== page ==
5) Get Crafty - building things can feel like accomplishing things
Go to the Dollar Store and find some cheap supplies for crafting. Getting busy with your hands and building things can be extremely cathartic and soothing- it can make you feel like you are accomplishing concrete tasks when studying seems endless. Take a look at this list of projects to destress.
6) Go out, get some fresh air and take a break from your desk for a while. Fresh air = restorative
I don’t know about you, but being outside is my favourite place to be. Luckily for most, exam time correlates to the start of spring and warmer-weather. Warmer weather and sunny days can have a pretty powerful impact on your mood. Go for a hike or grab your favourite book and blanket and lounge outside for a few hours.
7) Cut down on the caffeine, working longer doesn’t mean working better
Easier said than done, I know. This can be so hard to do, especially after hours or studying, but it can help to reduce anxiety and stress. Caffeine does a whole heap of things to your body and can trigger stress. Try drinking black or green tea instead, they have lower levels of caffeine, but can still give you a little boost. And this is not to say that you shouldn’t drink caffeine, just pay attention to how it affects your body and mind and drink accordingly! Check out this mindyourmind blog about caffeine and anxiety.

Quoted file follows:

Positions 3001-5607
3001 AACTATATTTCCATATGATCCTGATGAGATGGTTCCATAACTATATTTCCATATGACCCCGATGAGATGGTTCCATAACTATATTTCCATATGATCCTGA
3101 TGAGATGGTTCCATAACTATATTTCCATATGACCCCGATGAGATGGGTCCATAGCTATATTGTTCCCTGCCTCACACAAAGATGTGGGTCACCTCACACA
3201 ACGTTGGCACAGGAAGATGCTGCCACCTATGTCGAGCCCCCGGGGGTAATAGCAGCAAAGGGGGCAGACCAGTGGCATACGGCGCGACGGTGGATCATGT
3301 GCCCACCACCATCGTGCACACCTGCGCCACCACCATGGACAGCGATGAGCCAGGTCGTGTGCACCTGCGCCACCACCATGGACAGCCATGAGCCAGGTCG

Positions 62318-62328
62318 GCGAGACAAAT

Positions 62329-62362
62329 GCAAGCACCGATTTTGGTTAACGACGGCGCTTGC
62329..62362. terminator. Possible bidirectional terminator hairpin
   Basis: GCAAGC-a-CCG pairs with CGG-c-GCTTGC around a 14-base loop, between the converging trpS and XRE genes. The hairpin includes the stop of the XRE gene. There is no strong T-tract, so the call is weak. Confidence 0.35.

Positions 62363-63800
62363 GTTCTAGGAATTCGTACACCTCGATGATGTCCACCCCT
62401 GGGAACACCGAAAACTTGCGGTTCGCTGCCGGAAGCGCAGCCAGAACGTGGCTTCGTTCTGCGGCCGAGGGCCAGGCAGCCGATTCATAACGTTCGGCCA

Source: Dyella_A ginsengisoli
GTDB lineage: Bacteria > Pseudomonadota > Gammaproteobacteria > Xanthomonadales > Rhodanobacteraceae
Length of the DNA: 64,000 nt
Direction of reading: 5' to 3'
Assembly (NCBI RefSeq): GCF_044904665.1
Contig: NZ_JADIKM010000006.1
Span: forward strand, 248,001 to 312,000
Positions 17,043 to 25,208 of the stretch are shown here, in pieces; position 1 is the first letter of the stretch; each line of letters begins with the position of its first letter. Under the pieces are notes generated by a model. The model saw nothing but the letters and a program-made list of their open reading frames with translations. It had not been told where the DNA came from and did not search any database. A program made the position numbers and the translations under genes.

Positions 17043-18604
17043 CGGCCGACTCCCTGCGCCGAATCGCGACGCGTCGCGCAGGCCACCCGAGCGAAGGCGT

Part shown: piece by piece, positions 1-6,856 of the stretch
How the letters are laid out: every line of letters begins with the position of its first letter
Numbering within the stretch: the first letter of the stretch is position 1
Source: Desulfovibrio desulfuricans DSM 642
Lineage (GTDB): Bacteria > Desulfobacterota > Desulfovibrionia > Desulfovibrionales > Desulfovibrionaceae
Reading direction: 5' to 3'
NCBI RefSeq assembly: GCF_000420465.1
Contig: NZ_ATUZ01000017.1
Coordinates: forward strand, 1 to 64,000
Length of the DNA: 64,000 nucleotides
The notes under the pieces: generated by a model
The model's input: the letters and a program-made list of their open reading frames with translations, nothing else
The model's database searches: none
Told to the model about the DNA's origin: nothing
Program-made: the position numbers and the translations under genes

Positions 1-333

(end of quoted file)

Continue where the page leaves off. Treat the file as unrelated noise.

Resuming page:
8) Try really hard not to pull an all-nighter. Cramming is stressful and can lead to loss of info retention
When you have three exams in a row and you feel like you have no other option but to pull an all-nighter (or two), remember how important sleep is to remembering information once that exam booklet is in front of you. Try to establish a routine during exams that is fairly consistent with your schedule throughout the rest of the year- this can help your brain to retain information. If you didn’t get enough sleep the night before, you’re more likely to misread questions and make mistakes.
9) Make a scheduled time when you do not engage with social media or news media. Logging off can be productive
With alllllllll the news sources and social media posts about what’s going on around the world today, it can be ultra stressful. As difficult as it is, schedule time to logout of your social media accounts. I find that fully logging out on my accounts on my computer and deleting the apps from my phone makes me have to put in that “extra little work”. It also gives me a gentle reminder that it is my scheduled time-off from social media. Or, try changing your social media passwords and giving them to a trusted friend/family member during exams. They can give you your password back once exams are done.
10) Two words - adult colouring. Adding creativity to your life can help balance your brain